Within the historical city of Nihonbashi, among the many ultra-modern cityscape of sleek skyscrapers with tall, glass partitions, observant visitors will notice the remnants of Edo that also scatter town. Its fame as a bustling industrial center is dated from the early seventeenth century. Nihonbashi sports a slew of economic offices, bank buildings, Japan’s very first department store, and naturally, the very bridge town is called after. Originally a serious intersection for travelers coming out and in of Edo, the imposing bridge was revamped within the twentieth century into its stone and steel version that also supports loads of traffic. With businessmen filling her busy streets, Nihonbashi is in some ways the identical as she was 400 years ago, just with a (very) modern filter.
It’s among the many steely blue and marble white of Nihonbashi that ECO EDO is hosting their yukata stroll to encourage exploration of this city and partake in its wealthy history. You may be happy to go to in your personal yukata, or swing by considered one of the seven participating kimono stores that may assist you dress. No must worry about your yukata moving during your exploration either, participating stores are on the able to readjust your yukata should you feel it coming just a little loose. Wearing your favorite yukata, you may show your “yukata passport” to participating stores for special discounts and exclusive advantages all summer long. Working with several stores in the world, ECO EDO is highlighting summery sweets and art exhibits, backdropped with yukata-filled streets and the sound of fūrin wind chimes.
One in every of these participating stores is Ribayon Attack, a “modern Chinese” restaurant that boasts Szechuan cuisine paired with delicious and even unlikely drinks from the bar. The top chef, Hitoosa Yoshitsugu, is thought for his recipe book and his online and media presence. Chef Hitoosa guarantees to serve up anything from his famous Mapo Tofu to refreshing summer desserts, laden generously with fresh mangoes and watermelon. Each the sharp spiciness of Szechuan cuisine and the cooling sweets encourage appetites for patrons stepping in from the sweltering heat.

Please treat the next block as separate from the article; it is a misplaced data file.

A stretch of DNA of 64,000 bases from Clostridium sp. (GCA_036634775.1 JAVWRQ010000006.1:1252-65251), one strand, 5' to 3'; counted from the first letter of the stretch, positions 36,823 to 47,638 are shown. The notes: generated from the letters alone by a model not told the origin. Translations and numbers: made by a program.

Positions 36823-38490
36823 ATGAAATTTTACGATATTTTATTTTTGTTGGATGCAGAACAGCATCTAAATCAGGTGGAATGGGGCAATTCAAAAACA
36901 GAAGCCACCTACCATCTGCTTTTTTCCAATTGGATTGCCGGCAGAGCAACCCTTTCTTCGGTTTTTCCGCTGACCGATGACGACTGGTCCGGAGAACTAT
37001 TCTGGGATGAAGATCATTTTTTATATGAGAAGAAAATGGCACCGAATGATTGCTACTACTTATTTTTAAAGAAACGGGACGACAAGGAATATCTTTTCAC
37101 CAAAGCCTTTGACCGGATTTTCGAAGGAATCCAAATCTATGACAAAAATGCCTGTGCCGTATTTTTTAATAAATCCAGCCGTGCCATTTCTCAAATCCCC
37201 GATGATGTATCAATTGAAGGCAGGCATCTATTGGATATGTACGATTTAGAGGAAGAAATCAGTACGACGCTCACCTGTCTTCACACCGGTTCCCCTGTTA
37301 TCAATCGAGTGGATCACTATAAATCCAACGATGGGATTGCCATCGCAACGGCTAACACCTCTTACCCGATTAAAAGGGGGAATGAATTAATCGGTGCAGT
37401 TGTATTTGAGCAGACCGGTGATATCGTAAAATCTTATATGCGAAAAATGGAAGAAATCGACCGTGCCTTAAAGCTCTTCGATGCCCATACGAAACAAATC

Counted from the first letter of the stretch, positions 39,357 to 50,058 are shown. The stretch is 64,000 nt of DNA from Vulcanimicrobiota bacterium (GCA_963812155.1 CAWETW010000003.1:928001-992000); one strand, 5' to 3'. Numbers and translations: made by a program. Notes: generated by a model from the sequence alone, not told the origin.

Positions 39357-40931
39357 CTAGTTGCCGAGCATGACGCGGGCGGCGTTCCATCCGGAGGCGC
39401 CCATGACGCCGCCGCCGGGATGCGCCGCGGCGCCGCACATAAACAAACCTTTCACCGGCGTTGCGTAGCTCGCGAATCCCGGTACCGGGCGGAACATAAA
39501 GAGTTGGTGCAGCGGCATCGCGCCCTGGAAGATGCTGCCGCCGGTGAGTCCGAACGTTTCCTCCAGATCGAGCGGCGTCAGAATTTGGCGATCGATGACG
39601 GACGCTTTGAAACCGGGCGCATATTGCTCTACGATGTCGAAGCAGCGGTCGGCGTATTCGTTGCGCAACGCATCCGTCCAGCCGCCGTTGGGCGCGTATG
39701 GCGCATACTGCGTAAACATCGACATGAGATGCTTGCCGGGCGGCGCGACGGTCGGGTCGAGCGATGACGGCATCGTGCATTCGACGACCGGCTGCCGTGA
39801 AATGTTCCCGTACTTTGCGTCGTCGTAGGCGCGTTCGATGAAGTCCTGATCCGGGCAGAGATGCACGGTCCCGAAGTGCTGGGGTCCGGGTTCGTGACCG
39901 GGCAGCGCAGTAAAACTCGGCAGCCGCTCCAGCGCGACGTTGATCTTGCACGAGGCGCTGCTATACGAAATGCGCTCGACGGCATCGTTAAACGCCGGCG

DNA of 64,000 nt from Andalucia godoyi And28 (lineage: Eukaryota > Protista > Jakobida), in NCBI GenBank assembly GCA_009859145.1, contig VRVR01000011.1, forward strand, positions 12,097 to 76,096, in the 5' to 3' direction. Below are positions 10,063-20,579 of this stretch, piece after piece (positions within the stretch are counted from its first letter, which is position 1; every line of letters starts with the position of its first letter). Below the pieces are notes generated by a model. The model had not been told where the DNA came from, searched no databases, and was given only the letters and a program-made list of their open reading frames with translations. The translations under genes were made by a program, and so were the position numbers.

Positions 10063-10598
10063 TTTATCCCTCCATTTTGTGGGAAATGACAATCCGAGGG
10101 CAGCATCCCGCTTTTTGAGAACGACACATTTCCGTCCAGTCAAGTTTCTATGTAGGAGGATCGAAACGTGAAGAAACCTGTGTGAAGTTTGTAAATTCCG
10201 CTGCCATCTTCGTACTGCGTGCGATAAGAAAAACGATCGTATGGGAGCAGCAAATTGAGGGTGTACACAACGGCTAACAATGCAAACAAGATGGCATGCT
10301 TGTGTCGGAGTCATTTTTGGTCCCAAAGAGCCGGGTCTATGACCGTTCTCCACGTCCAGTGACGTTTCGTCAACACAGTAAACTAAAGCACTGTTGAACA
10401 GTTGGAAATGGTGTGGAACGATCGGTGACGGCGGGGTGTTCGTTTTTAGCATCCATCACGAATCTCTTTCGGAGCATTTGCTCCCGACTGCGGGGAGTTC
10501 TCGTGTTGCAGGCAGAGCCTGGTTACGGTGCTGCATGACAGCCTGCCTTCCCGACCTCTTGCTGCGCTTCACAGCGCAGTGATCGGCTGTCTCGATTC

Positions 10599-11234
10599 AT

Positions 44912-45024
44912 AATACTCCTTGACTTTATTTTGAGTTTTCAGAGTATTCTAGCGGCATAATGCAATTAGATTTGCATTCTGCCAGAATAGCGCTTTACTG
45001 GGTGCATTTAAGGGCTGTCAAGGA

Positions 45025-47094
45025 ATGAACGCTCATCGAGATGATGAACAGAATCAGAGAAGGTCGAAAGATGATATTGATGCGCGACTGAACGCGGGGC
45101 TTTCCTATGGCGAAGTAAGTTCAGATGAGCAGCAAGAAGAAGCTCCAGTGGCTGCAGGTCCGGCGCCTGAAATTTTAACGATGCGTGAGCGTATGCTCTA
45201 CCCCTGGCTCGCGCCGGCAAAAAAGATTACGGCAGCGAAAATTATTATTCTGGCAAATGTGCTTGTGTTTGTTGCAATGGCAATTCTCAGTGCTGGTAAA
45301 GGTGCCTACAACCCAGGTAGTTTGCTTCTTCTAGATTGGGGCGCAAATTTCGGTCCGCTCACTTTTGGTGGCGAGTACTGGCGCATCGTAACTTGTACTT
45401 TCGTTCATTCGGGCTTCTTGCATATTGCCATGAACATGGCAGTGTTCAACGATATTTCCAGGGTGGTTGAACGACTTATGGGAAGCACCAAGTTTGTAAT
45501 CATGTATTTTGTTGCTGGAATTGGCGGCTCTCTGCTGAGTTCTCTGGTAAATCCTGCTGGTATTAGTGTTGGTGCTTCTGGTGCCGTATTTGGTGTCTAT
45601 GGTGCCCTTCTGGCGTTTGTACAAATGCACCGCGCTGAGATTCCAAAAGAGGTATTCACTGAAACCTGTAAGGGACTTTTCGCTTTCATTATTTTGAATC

Because Ribayon Attack has such a powerful bar, I asked Chef Hitoosa what pairs well with Mapo Tofu. Surprisingly, he told me that Mapo Tofu balances well with the nutty, fruity-sweet flavor of sherry. With a wine sommelier in store, Ribayon Attack focuses on recommending great wines that go together with Chinese cuisine, adding an additional depth to the art of high quality Szechuan dining. Servings are purposefully made small at Ribayon Attack, in order that guests can order various plates to share for an authentic Chinese dining experience.
One other participating store is Ishiya, notorious for the Hokkaido omiyage “Shiroi Koibito.” Although they’re unable to distribute Shiroi Koibito in Tokyo, Ishiya has a collection of popular desserts for patrons to drool over. In fact, they’ve their famous langues de chat cookies, but additionally they have parfaits and ice creams inspired by the Shiroi Koibito chocolate.
Something to not miss is their pancake, still warm from the kitchen and piled high with wealthy cream in a swirling pattern. Once the film across the pancakes is removed, the cream cascades onto the pancakes, revealing an intricate floral design. The pancakes are perfectly fluffy, and the generous serving of cream might give an impression of being too heavy, nevertheless it is just the best amount of sweet and lightweight. You may enjoy Ishiya’s pancakes in two flavors, of a classic strawberry, with fresh strawberries between the 2 pancake layers, in addition to their more summery honey lemon rendition.
One other site to examine out during your visit is the Fukutoku Shrine. Amongst several other locations, ECO EDO has arrange a fūrin installation at Fukutoku Shrine. Already a lovely shrine next to the scenic ukiyo-shōji, a small street decorated with warm red lanterns, guests can now also benefit from the soft music of the fūrin during their visit. Arrange on a small bridge towards the back of the shrine, the dainty chimes of the fūrin encourage anyone passing through to shut their eyes and breathe in, the wind swirling through their yukata, kissing away Tokyo’s heat.
In case you’ve been finding Tokyo’s heat relentless this summer, ECO EDO Nihonbashi is perhaps the place to go to to search out some relief. Wear a yukata and stroll back in time to Tokyo’s industrial origins. Feel such as you’re a part of history on the streets of Nihonbashi, walking on the very earth Edo’s best merchants trailed on, in similar fashion (literally). The sound of the fūrin throughout town will guide your steps in your trips to the stores offering this summer’s best food, art, and entertainment.
Try ECO EDO’s website for more information.